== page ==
Playing Dirty - Chapter 1by admin
When your job requires you to analyze the soil in minute detail, differentiating every subtle shift in color and texture, studying every stone for signs of man-made damage, you tend to stare at the ground a lot, even when you’re not working. While I had been waiting on the cavalry in the form of the Cabell County Sheriff’s Office, I had sorted out three plastic bottle caps, two cigarette butts and a few crunched bits of what looked like a tail light from the gravel berm in front of me. I’m a creature of habit, what can I say.
It was just after 8 in the morning, but the cicadas hidden in the tall grasses behind me were already in full thrum. June in West Virginia means that if it isn’t raining the air is so thick with humidity that you can only pray it will start soon. Crossing one mud covered boot over the other, I settled in against the guard rail hoping the beads of sweat forming on my arms and neck didn’t wash off my bug spray before it even had time to soak in. While I was checking Facebook for the third time from my phone, I heard a car coming and stepped away from the rail. I was ready to flag down the cops, but it was a false alarm, just an old man in a pick-up truck. The entrance to the Greenbottom Wildlife Management Area is almost completely obscured by the tall weeds growing between the road and the railroad track, and the thick fog that rolls off the river almost every morning doesn’t help. The parking lot can’t be seen at all from the main road, and even I, who have driven out here every day this summer, have to look for the rock slide on the other side of the road so I’ll know I’m close to the turn off.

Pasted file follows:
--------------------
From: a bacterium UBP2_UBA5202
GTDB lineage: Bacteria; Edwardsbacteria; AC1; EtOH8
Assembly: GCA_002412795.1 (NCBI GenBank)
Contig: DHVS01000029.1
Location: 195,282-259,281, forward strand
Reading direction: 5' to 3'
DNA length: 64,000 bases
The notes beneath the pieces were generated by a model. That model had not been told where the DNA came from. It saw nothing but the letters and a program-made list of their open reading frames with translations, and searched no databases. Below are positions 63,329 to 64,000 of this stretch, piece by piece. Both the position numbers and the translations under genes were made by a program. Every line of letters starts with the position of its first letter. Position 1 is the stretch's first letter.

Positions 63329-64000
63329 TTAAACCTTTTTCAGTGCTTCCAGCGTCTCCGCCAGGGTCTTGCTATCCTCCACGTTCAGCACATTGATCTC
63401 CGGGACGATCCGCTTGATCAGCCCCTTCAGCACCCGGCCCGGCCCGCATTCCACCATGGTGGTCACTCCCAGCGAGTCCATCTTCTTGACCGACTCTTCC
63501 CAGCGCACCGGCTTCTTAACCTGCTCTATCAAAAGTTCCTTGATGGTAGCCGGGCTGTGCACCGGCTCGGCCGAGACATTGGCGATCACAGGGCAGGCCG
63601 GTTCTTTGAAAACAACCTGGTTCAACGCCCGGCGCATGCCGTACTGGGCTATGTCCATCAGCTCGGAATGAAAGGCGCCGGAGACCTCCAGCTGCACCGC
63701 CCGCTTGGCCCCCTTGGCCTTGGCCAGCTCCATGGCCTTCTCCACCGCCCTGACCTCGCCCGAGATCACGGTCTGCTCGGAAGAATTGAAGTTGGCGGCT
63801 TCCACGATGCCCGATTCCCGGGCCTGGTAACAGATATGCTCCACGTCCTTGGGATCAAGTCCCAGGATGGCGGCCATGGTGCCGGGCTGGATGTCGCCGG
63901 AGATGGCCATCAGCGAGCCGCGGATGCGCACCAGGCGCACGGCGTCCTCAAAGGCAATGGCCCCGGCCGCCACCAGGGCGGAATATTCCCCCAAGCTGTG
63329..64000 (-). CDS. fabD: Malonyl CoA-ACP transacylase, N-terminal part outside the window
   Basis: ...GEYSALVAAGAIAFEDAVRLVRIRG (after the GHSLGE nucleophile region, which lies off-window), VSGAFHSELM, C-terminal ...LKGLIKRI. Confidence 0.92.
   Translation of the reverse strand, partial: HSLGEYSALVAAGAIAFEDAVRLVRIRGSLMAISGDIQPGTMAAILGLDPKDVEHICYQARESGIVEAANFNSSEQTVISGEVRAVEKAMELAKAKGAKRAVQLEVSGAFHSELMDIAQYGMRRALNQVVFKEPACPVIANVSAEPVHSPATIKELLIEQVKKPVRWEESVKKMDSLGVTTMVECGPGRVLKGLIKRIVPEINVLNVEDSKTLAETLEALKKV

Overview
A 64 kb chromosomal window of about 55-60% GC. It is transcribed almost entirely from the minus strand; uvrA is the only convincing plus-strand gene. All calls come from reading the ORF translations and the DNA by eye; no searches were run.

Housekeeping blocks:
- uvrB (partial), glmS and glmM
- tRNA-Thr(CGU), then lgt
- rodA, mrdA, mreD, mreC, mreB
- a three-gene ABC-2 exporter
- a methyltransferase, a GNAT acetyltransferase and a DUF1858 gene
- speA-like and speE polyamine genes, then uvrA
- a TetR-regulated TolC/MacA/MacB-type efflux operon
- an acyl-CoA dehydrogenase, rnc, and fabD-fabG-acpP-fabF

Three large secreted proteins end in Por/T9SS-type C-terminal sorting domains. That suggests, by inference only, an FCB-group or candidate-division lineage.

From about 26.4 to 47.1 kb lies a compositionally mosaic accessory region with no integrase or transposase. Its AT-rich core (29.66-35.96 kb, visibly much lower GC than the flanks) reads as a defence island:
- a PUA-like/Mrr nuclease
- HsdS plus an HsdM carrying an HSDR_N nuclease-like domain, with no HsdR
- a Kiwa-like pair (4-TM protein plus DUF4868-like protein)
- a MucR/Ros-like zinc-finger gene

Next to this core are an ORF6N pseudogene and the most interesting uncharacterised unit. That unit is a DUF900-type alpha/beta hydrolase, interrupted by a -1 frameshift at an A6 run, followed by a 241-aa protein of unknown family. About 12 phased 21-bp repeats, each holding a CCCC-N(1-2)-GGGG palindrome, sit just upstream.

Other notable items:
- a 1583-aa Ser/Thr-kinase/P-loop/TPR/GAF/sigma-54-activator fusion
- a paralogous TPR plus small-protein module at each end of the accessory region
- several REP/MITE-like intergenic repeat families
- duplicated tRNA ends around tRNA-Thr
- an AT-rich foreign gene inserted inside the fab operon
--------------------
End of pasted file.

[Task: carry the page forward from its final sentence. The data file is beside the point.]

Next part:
I’m a contract archaeologist by trade; my firm has been hired by the state to survey their half of the property before it can be flooded and turned into wetlands. This was scheduled to be our last week of surveying and I had really been looking forward to typing up my final report and escaping the local mosquito population. Now, thanks to the events of the morning, it seemed a distinct possibility that my report was going to be delayed.
Two more cars passed, both speeding by on one of the few flat, somewhat straight roads in the area. Route 2 runs along the Ohio River between Huntington and Point Pleasant. If you’re thinking those towns sound familiar, think ‘We Are Marshall’ with Matthew McConaughey and ‘The Mothman Prophecies’ with Richard Gere. Those towns. They both sit on the West Virginia side of the Ohio River, and it’s a 20 minute trip along Route 2 to get from one to the other. Greenbottom is in the middle, but don’t expect a ‘Welcome’ sign. You won’t find anything but the park ranger and the old Jenkins Plantation Museum out here; the nearest ‘town’, and I use that term loosely, is a mile or two north. I guess you could call Glenwood a town, there is a post office. That the post office is located inside the local gas station shouldn’t count against it, should it?
I finally heard the wail of sirens, the harsh sound echoing off the hills and across the river valley. Sirens? I thought, really? After the first two sheriff’s cars came into view, I stood, gaping in amazement as the line kept coming. A black van appeared, followed by a state trooper, an unmarked sedan, an ambulance and bringing up the rear, not one, but two fire trucks. What the hell? I could almost guarantee there was no fire hydrant within a mile in either direction, and I was 99.999% sure that there wasn’t anything on fire at the site. I thought I had been pretty clear in my 911 call, but apparently it was a slow day.